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  • Life Narratives and Youth Culture: Representation, Agency and Participation by Kate Douglas and Anna Poletti
  • Victoria Ford Smith (bio)
Kate Douglas and Anna Poletti. Life Narratives and Youth Culture: Representation, Agency and Participation. Palgrave Macmillan, 2016, xi + 267 pp. ISBN 978-1137551160, $109.00.

Youth is a contradictory state, suggesting simultaneously power and vulnerability. In Life Narratives and Youth Culture: Representation, Agency and Participation, Kate Douglas and Anna Poletti foreground this tension, considering the profound cultural contributions of young diarists, memoirists, artists, bloggers, and activists alongside the particular perils young people face in a field of cultural production that sometimes fetishizes, sometimes disparages, but always multiply mediates their work. Across the nine chapters of their book, Douglas and Poletti not only recover the work of writers who, due to [End Page 406] their age, have remained largely invisible to life writing studies but also reconsider a range of familiar writers, from Dave Eggers to Malala Yousafzai, by emphasizing their writing as literature as well as cultural or ideological artifacts. The young people included in this volume emerge as innovative subjects with a keen awareness of the cultural freight of their youth—and who often display savviness about how to use it.

Douglas and Poletti's book, in fact, is best characterized as an investigation of the advantages and ethics of studying youth life writing and a testing ground for new approaches, drawn from both life writing and childhood studies, that value young people as practitioners. In other words, Life Narratives and Youth Culture is as much about methodology as it is about the texts examined in its pages. For example, in chapter three, which focuses on children's diaries produced during World War II, the authors acknowledge the dominant tropes that shape our reading of such diaries—in particular the cultural investment in the child as a witness or victim—and the impact of a publishing industry that frequently excerpts, anthologizes, or otherwise transforms young people's words. Such practices necessarily obscure our view of the actual diarist, the authors note. However, rather than concluding that these young diarists are, therefore, inaccessible except as figurations of an adult marketplace, Douglas and Poletti insist upon the dignity and agency of young authors and their creative self-representation.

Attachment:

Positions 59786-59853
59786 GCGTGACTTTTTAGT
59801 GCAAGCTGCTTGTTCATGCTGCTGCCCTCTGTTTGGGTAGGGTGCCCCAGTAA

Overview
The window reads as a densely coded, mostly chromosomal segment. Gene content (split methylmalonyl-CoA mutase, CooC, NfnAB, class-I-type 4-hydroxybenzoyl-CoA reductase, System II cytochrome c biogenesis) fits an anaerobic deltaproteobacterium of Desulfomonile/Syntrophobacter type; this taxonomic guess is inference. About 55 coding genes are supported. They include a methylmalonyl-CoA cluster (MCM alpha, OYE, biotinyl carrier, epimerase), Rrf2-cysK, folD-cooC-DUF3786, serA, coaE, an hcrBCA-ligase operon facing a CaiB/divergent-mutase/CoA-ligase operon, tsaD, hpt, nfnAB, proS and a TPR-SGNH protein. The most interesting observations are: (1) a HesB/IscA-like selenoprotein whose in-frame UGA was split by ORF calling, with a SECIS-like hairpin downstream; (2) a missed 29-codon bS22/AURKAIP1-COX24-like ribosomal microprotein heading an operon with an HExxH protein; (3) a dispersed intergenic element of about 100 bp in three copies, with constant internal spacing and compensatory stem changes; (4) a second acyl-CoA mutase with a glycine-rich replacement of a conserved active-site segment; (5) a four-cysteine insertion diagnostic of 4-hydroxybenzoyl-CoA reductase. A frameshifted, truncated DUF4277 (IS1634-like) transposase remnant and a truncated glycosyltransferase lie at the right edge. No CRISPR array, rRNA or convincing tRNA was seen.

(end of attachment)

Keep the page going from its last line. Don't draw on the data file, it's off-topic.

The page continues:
To consider these two realities side by side, Douglas and Poletti devise an approach to WWII diaries that recognizes but does not concede complete authority to adult interventions. Their solution is to examine how the words of one WWII child diarist, David Rubinowicz, appear across three different anthologies—Jacob Boas's We Are Witnesses, Laurel Holliday's Children in the Holocaust and World War II: Their Secret Diaries, and Alexandra Zapruder's Salvaged Pages: Young Writers' Diaries of the Holocaust—gauging in each instance the degree and impact of the anthologists' interventions. Boas, the authors find, intervenes frequently in Rubinowicz's diary entries, creating a more constructed portrait of the diarist while providing rich pedagogical context, while Holliday's and Zapruder's editorial decisions more clearly frame Rubinowicz as a writer as well as a witness, fostering attention to his use of figurative language, tone, and symbol, and his manipulation of the diary mode.

The interplay between youth writers' self-representation and adults' intervention is not always so benign, as is evident in those chapters in Douglas and Poletti's book that consider the ways adult editors, publishers, reviewers, and readers have disparaged a writers' work due to their youth or, in some cases, exploited the appeal of childhood. Chapter four's investigation of [End Page 407] child-soldier memoirs describes this more troubling dynamic, outlining the controversy surrounding Ishmael Beah's A Long Way Gone: Memoirs of a Boy Soldier. The Australian newspaper exposed Beah's account of his experiences as a child soldier in Sierra Leone as "exaggerated" or "false," claims that not only summon the specters of hoax and fictionalization but also ignore the impact Beah's age and trauma might exert on his ability to remember his past accurately. This fidelity-focused reception takes into account Beah's role as a witness but ignores the literary qualities of a youth-authored trauma memoir, including a warped representation of...


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pp. 406-410
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